“I didn’t have the time”, we say. “I’m too busy to have the time to do this”, we pretend, shaking our heads sadly.
We’re running. Not literally though: while we live mostly sedentarily lives, we spend our days running from one thing to the other, thinking about the next task, the next call, the next stop. We lament that days only have 24 hours. We envy those who enjoy more ‘free time’ than us, while we resent them at the same time. We hurry, in everything we do.
On Sunday morning I cooked for my (extended) family. We were celebrating a birthday. The French way, with a 4-course lunch and red wine, of course. When my children asked me if they could help me with cooking, I considered saying no. After all, I would be done more quickly if I cooked alone. I could send them away to play, in that slightly condescending way grown-ups use and that I always hated as a child.
But what would it bring me to be done more quickly? It’s Sunday. There’s no rush. What would I do with the ‘extra’ time I would have if I cooked alone? Clean up some more? Check my emails or my Twitter notifications?
They helped. We made a mess baking a chocolate cake and a mushroom risotto. It was fun. We finished in time – I didn’t get to clean up my apartment, but no one really cared – and enjoyed a long lunch with my family. In the end the extra time was the time I got to spend with my kids, not the time I would have ‘gained’ by doing it all by myself, in a certainly more efficient, but a bit empty way.
I already talked a bit about minimalism here. In my household, we are kind of aliens compared to our friends and family. My husband and I both have made the choice to work only 4 days a week. It’s made possible by the fact that our lifestyle doesn’t require us to earn always more money. It does require time, though. Time to do things we enjoy. Time to see our children grow up. Time to be, and not to have more stuff. We are used to be seen as oddities, people who make the bizarre choice to earn less money willingly.
I am deeply aware that we are privileged: we live in a country with a good healthcare system paid by our taxes; we earn decent wages even in our modest respective jobs. It’s very much a luxury.
But… when we were childless, we both worked full-time. And we often had the impression that we weren’t earning enough money… now we’re doing much better with less – and two children.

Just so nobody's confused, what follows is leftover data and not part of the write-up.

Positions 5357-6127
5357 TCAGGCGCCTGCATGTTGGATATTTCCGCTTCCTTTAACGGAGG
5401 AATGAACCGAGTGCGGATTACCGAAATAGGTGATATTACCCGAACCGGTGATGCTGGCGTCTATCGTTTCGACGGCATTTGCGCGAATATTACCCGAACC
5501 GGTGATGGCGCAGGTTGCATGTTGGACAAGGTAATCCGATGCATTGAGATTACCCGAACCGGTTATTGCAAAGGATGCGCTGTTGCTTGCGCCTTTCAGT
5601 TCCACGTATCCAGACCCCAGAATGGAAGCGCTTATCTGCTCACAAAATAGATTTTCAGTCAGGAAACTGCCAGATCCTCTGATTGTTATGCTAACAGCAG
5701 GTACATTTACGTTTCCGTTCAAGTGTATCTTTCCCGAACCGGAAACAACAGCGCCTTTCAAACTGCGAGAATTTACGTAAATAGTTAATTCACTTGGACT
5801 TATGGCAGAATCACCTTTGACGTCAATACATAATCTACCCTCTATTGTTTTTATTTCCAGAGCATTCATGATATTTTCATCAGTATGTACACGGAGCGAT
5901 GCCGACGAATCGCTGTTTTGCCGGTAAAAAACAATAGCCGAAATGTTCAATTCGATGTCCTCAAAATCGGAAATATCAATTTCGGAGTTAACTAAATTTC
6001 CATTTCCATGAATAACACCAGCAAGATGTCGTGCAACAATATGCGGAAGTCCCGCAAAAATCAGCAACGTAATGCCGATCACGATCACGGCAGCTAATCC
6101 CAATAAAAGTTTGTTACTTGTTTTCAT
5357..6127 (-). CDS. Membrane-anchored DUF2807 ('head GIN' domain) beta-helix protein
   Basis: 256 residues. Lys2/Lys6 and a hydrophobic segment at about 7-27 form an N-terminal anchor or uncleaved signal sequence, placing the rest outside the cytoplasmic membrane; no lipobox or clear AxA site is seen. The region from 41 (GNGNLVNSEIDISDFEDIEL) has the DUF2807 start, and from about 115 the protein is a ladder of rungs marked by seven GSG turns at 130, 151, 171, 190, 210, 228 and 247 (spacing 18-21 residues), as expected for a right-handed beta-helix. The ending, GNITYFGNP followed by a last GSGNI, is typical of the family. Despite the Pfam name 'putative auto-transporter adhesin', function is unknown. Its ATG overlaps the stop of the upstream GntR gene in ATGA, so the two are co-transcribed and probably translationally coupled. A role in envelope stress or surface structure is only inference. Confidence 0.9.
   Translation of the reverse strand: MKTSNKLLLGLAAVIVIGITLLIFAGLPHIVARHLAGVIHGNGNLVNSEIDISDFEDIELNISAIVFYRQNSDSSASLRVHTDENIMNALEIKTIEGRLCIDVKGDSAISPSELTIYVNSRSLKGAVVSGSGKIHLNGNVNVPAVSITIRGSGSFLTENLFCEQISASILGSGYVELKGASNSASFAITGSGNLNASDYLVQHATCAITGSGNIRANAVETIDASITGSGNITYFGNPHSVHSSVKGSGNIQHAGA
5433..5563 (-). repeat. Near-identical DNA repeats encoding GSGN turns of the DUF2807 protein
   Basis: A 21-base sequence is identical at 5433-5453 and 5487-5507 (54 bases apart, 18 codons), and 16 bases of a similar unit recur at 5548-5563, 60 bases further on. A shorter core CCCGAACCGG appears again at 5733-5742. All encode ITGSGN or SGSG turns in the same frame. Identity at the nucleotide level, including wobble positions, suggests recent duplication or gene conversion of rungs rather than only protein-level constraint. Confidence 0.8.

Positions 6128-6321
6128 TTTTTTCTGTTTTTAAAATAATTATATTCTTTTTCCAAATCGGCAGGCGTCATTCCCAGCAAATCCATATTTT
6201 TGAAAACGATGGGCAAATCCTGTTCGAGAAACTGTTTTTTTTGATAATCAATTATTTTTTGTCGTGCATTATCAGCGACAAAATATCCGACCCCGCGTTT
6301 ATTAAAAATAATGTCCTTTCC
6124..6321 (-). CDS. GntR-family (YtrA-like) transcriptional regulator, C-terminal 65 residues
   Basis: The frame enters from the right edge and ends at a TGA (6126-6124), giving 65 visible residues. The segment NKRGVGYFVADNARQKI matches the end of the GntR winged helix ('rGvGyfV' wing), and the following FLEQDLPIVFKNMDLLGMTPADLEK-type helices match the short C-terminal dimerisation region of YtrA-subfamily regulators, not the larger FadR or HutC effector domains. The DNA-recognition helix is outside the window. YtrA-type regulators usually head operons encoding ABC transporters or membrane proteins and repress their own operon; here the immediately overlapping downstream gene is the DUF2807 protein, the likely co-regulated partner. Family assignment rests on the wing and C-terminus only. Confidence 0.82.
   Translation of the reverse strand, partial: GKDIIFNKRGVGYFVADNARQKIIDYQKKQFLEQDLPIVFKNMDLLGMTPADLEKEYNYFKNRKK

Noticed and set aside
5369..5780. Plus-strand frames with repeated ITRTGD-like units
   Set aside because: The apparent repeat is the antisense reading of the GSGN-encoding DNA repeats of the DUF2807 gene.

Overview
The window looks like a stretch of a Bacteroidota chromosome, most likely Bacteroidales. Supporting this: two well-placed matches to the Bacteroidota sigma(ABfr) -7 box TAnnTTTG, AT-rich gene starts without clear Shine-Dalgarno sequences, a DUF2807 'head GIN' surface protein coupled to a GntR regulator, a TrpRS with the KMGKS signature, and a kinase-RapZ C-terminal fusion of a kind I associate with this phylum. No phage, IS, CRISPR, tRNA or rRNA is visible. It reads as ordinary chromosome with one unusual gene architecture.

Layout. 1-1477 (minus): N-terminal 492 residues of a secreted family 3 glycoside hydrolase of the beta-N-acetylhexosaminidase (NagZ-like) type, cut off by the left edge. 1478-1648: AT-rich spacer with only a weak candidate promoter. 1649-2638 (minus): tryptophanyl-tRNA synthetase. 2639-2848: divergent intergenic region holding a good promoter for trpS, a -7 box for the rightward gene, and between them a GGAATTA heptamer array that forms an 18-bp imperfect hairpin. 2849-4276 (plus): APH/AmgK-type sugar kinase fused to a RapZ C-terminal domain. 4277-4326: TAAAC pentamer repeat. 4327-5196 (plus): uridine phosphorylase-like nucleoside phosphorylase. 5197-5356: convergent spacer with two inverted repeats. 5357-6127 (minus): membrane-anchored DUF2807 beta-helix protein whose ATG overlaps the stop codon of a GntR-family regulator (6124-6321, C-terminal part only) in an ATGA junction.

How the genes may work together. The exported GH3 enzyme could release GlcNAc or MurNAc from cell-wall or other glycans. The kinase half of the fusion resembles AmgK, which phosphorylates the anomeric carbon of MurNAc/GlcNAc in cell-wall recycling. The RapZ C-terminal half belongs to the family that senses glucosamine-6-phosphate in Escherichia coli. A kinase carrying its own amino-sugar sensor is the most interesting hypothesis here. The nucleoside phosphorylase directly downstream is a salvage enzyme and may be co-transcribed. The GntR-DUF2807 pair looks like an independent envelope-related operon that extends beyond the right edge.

Time is a resource that is much more precious than money. It should be enjoyed, not always filled to the brim with things we feel like we have to do – in opposition to things that we would like to do, if only we had the time.
I used to say I hadn’t the time to read anymore. But I spent hours weekly watching TV shows (and with them, commercials that make us want more stuff that makes us feel bad about ourselves and yearn for that supposedly ideal, glamorized life that they show us). Sometimes it’s not so much how much time we do have, but how we choose to spend it, or with whom.
When I cook with my children, it takes double the time I would need alone. But it’s also time I spend teaching my children skills, sharing tips that I inherited from my father, eating batter and having a damn good time. What could I do that would be more important than that? Not much, if I stop to think on it.
Days only have 24 hours. No matter how we rush through them, trying to be more productive, more efficient, or not, this will remain true. And no matter how much we plan, how far we do project ourselves in the future, all we truly have is now. We might as well enjoy it, without constant (and often virtual) distractions and pressure to do more. It’s not an easy thing to do. We have to unlearn, to fight against that urge to rush in that fast-paced world, and we will fail sometimes. But nothing truly worth it is ever easy.
Be well, be thankful, be kind. Until next time!